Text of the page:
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Broken Plate 2022 report: better wages and healthy food affordability needed to fix UK’s food system

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4 min read
AUTHOR: Molly Long
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Urgent action is required to fix the UK’s ailing food system, according to the findings of The Food Foundation’s annual Broken Plate Report.

The nation is suffering the “double whammy” impact of the ongoing coronavirus pandemic and massive inflation, according to Food Foundation Chair of Trustees Laura Sandys.

Effects of malnutrition are wide-ranging and long-lasting, the report says. Current trends suggest more than 80% of children born in 2022 who survive to the age of 65 will be overweight or obese.

Excess weight in the population also costs the country £74 billion in NHS costs, lost workforce productivity and reduced life expectancy.

Substantial change is needed across the board, the report says, particularly in improving access to healthy, nutritious food.

The report’s first recommendation focuses on ensuring the most vulnerable in society can afford to eat well. It says: “To enable everyone to eat well, incomes (both from wages and benefits) need to be set at a level that accounts for the cost of healthy, sustainable food.”

While the Government introduced a £20 weekly ‘uplift’ to Universal Credit during the pandemic, this has since been scrapped. This is despite figures showing there was a fall in food insecurity among benefit recipients during this time – proving that this kind of support can work.

Attention and support particularly must be paid to food sector workers themselves, as these people are far more likely to be earning minimum wage compared to the rest of the UK workforce. A sufficient living wage must be introduced to support them, the report says.

Regarding the price of food, the report also highlights the discrepancy between the cost of healthy food and unhealthy food. “Processed foods, high in fat, salt and sugar, are more than fifty percent cheaper than fruit and vegetables, leaving many parents unable to access a healthy diet for their families,” explains Food Foundation Ambassador Kathleen Kerridge in the report.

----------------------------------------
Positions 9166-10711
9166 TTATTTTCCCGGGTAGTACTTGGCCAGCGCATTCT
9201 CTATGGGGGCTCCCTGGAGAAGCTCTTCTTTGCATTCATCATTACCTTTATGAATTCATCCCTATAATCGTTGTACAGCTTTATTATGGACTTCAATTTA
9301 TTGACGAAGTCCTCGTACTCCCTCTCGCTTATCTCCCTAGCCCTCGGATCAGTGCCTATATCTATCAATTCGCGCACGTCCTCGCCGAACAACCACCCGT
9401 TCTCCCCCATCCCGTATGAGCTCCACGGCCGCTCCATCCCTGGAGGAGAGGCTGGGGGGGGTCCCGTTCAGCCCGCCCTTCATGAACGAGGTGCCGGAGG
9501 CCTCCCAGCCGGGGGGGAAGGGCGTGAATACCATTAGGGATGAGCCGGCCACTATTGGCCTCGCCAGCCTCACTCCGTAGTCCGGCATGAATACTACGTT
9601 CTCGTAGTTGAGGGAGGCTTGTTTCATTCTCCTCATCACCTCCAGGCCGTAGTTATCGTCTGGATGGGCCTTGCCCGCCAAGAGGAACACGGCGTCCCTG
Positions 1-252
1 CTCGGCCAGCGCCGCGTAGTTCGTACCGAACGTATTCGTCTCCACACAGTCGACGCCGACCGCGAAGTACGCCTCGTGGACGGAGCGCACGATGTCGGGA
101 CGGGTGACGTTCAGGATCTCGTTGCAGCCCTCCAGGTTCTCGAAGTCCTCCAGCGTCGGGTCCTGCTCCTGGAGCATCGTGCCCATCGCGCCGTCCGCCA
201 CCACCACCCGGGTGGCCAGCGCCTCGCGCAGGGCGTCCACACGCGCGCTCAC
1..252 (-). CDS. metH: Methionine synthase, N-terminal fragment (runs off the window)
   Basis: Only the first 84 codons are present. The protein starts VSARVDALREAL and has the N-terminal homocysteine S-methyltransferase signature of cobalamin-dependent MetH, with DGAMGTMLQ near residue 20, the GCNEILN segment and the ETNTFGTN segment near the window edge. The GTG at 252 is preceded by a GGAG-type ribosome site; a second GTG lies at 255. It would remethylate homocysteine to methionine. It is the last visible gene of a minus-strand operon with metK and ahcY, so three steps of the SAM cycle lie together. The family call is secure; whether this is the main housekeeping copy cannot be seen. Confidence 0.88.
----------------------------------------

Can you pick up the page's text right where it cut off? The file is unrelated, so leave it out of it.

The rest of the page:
Some supermarkets are beginning to take action to improve access to healthy food in the face of the Government’s postponing of some HFSS legislation, but the report says further action must be taken to rebalance the cost between healthy and unhealthy foods.

Beyond price, the Broken Plate report also takes aim at availability. According to its data, more than one in four places to buy food in the UK are fast food outlets. Indeed, 18% of local authorities have seen an uptick in the number of fast food outlets in recent years – only 2% have seen a decrease.

To change this, the report says more power must be wielded by local authorities to “prevent further proliferation” of unhealthy fast food outlets. Additionally, food businesses should be required to report publicly on the proportion of healthy food they sell.

Tackling childhood obesity must also be a priority, given the damning statistics facing current and future children, the report says.

Reformulation is one of the best courses of action, according to the Food Foundation, as many foods targeted at children are excessively high in fat, sugar and salt. The Government’s HFSS legislation had begun prompting food companies to reformulate their offerings, however since being postponed, this movement has lost some steam.

Additionally, changes to marketing should follow too. This must be rolled out across the board, according to the report. Some companies are already taking steps. Food giant Unilever, has announced it will stop marketing to children under 16 by January 2023.

The Government has pledged to work collaboratively with industry to achieve these results, and said it will only step in with forcible action if changes are not made. The report says this promise must be adhered to.

On the report and moving forward, Anna Taylor, Executive Director of The Food Foundation, said: “This report provides the strongest evidence to date of the worsening crisis affecting our food system and the health of the UK population.

“It is vital that the incoming prime minister takes urgent action to address the issues raised by the National Food Strategy with the development of a new plan for primary legislation.”


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